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An Official Publication of the Indian Association of Oral and Maxillofacial Pathologists

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Year : 2017  |  Volume : 21  |  Issue : 2  |  Page : 320

Management of squamous cell carcinoma of the maxillary sinus

1 Department of Prosthodontics, V. S. Dental College and Hospital, Bengaluru, Karnataka, India
2 Department of oral pathology, V.S.Dental College and Hospital, Bengaluru, Karnataka, India
3 Depatment of anesthesiology, Kempegowda Institute of Medical Science, Bengaluru, Karnataka, India
4 Department of oral surgery, V.S.Dental College and Hospital, Bengaluru, Karnataka, India

Date of Submission20-Feb-2017
Date of Acceptance25-May-2017
Date of Web Publication18-Aug-2017

Correspondence Address:
Kanva Ramasanjeevaiah Jnanadev
Department of Prosthodontics, V. S. Dental College and Hospital, V. V. Puram, K. R. Road, Bengaluru - 560 004, Karnataka
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Source of Support: None, Conflict of Interest: None

DOI: 10.4103/jomfp.JOMFP_37_17

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Surgical management of malignant tumors disfigures and demoralizes individuals. Management of such patients requires concern humane approach, meticulous planning and judicious management of a case. It is the responsibility of a dentist to restore the lost function, speech and esthetics. This clinical case report signifies the role of the dentist starting from diagnosis, presurgical phase, surgical phase and postsurgical phase of a patient diagnosed with squamous cell carcinoma of the right maxilla.

Keywords: Presurgical phase, squamous cell carcinoma, surgical obturator

How to cite this article:
Jnanadev KR, Sheethal H S, Suraj H S, Rudresh K B. Management of squamous cell carcinoma of the maxillary sinus. J Oral Maxillofac Pathol 2017;21:320

How to cite this URL:
Jnanadev KR, Sheethal H S, Suraj H S, Rudresh K B. Management of squamous cell carcinoma of the maxillary sinus. J Oral Maxillofac Pathol [serial online] 2017 [cited 2021 Jul 29];21:320. Available from: https://www.jomfp.in/text.asp?2017/21/2/320/213206

   Introduction Top

Surgical excision of tumors involving the maxilla is the main indication for a maxillectomy. Squamous cell carcinoma is the most common malignancy requiring maxillectomy. A multidisciplinary team often consisting of otolaryngologists, oral surgeons, neurosurgeons, prosthodontists and oral pathologists is critical to obtain an accurate diagnosis, staging, surgical removal of the tumor, reconstruction of the resulting cosmetic defects and rehabilitation of the functional deficits.

Rehabilitation of a maxillary defect due to hemimaxillectomy is challenging. Restoring function, speech and esthetics is the important factor in the management of such patients. The common problem with the prosthetic treatment is in getting adequate retention, stability and support.[1] To achieve these, the prosthodontist should take a leading role along with the surgeons in the presurgical phase itself. This article is a case report of squamous cell carcinoma of the maxillary right antrum along with its management.

   Case Report Top

A 73-year-old male patient presented with a complaint of pain and nasal discharge for the past 2 months. On examination, there was a diffuse mild swelling over the right maxillary area which was tender on palpation [Figure 1]. Maxillary right molars showed mobility. The computed tomography scan revealed a large mass filling the right maxillary sinus. Histopathological examination of incisional biopsy revealed a solid tumor mass showing dysplastic epithelial cells involving the underlying tissues. The dysplastic features seen were increased nuclear and cytoplasmic ratio, cellular pleomorphism, nuclear hyperchromatism and increased mitotic figures. In correlation with clinical and histopathological features, squamous cell carcinoma of the maxillary sinus was achieved. The patient was referred to the Department of Prosthodontics, V. S. Dental College and Hospital, before the surgery from ENT Department of KIMS Hospital, Bengaluru.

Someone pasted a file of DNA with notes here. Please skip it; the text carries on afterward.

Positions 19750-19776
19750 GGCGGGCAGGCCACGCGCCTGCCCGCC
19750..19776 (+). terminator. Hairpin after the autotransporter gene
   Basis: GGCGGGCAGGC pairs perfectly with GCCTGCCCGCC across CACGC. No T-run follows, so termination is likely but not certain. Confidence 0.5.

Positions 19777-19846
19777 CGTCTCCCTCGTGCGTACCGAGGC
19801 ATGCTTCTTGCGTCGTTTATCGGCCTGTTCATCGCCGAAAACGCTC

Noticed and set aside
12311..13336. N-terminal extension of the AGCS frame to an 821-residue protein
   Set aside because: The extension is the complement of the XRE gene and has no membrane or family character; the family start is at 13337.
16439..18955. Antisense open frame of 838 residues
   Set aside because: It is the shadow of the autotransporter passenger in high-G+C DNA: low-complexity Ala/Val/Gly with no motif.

Figure 1: Preoperative view

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On examination, the maxillary arch had few missing teeth with Kennedy's Class III condition. A primary impression was made and maxillary cast was poured. The case was discussed with an ENT surgeon and the cast was marked with the extent of the tumor and the teeth to be involved in resection [Figure 2]. In contemplated area of resection, teeth were removed from the presurgical stone cast to the level of the gingival line and the cast was smoothed.
Figure 2: Extent of the tumor and the teeth to be involved in resection

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Adams clasp was fabricated on the cast and surgical obturator made with clear acrylic [Figure 3]. The patient underwent surgery and the right premaxilla was resected [Figure 4]. Immediately after completion of the surgery, the surgical obturator was inserted in the patient's mouth and clasps were adjusted to stabilize the obturator [Figure 5]. After a week, the patient was reviewed and the prosthesis was cleaned. Around 15–20 days after surgery, the surgical site was completely healed up and ready for interim obturator [Figure 6].
Figure 3: Surgical obturator fabricated on the cast

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Figure 4: Resected right premaxilla

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Figure 5: Surgical obturator adjusted in the patient's mouth immediately after surgery

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Figure 6: Intraoral view showing surgical defect, 20 days after surgery

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A primary impression was made with alginate, cast was poured and custom tray was fabricated with self-cure acrylic.